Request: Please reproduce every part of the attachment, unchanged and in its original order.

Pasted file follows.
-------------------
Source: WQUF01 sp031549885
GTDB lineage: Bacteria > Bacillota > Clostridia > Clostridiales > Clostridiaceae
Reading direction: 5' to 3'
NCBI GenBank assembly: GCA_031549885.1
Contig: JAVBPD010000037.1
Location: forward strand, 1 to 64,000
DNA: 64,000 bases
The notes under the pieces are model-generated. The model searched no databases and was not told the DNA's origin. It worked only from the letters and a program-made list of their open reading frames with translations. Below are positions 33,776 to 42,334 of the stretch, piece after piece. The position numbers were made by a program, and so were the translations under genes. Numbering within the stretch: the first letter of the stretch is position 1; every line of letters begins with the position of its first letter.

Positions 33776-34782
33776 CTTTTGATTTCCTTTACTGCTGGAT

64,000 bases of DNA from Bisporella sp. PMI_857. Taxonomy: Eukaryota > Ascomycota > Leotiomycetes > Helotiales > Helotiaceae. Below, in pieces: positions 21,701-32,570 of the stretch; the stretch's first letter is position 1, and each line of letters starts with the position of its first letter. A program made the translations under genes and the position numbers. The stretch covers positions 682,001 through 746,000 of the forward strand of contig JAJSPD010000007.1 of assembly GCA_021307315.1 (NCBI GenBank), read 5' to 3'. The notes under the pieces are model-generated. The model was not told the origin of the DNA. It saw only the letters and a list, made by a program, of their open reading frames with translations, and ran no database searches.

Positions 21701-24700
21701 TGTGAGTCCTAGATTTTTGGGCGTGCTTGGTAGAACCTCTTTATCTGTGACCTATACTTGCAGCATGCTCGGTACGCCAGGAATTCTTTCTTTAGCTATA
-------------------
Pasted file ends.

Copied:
Source: WQUF01 sp031549885
GTDB lineage: Bacteria > Bacillota > Clostridia > Clostridiales > Clostridiaceae
Reading direction: 5' to 3'
NCBI GenBank assembly: GCA_031549885.1
Contig: JAVBPD010000037.1
Location: forward strand, 1 to 64,000
DNA: 64,000 bases
The notes under the pieces are model-generated. The model searched no databases and was not told the DNA's origin. It worked only from the letters and a program-made list of their open reading frames with translations. Below are positions 33,776 to 42,334 of the stretch, piece after piece. The position numbers were made by a program, and so were the translations under genes. Numbering within the stretch: the first letter of the stretch is position 1; every line of letters begins with the position of its first letter.

Positions 33776-34782
33776 CTTTTGATTTCCTTTACTGCTGGAT

64,000 bases of DNA from Bisporella sp. PMI_857. Taxonomy: Eukaryota > Ascomycota > Leotiomycetes > Helotiales > Helotiaceae. Below, in pieces: positions 21,701-32,570 of the stretch; the stretch's first letter is position 1, and each line of letters starts with the position of its first letter. A program made the translations under genes and the position numbers. The stretch covers positions 682,001 through 746,000 of the forward strand of contig JAJSPD010000007.1 of assembly GCA_021307315.1 (NCBI GenBank), read 5' to 3'. The notes under the pieces are model-generated. The model was not told the origin of the DNA. It saw only the letters and a list, made by a program, of their open reading frames with translations, and ran no database searches.

Positions 21701-24700
21701 TGTGAGTCCTAGATTTTTGGGCGTGCTTGGTAGAACCTCTTTATCTGTGACCTATACTTGCAGCATGCTCGGTACGCCAGGAATTCTTTCTTTAGCTATA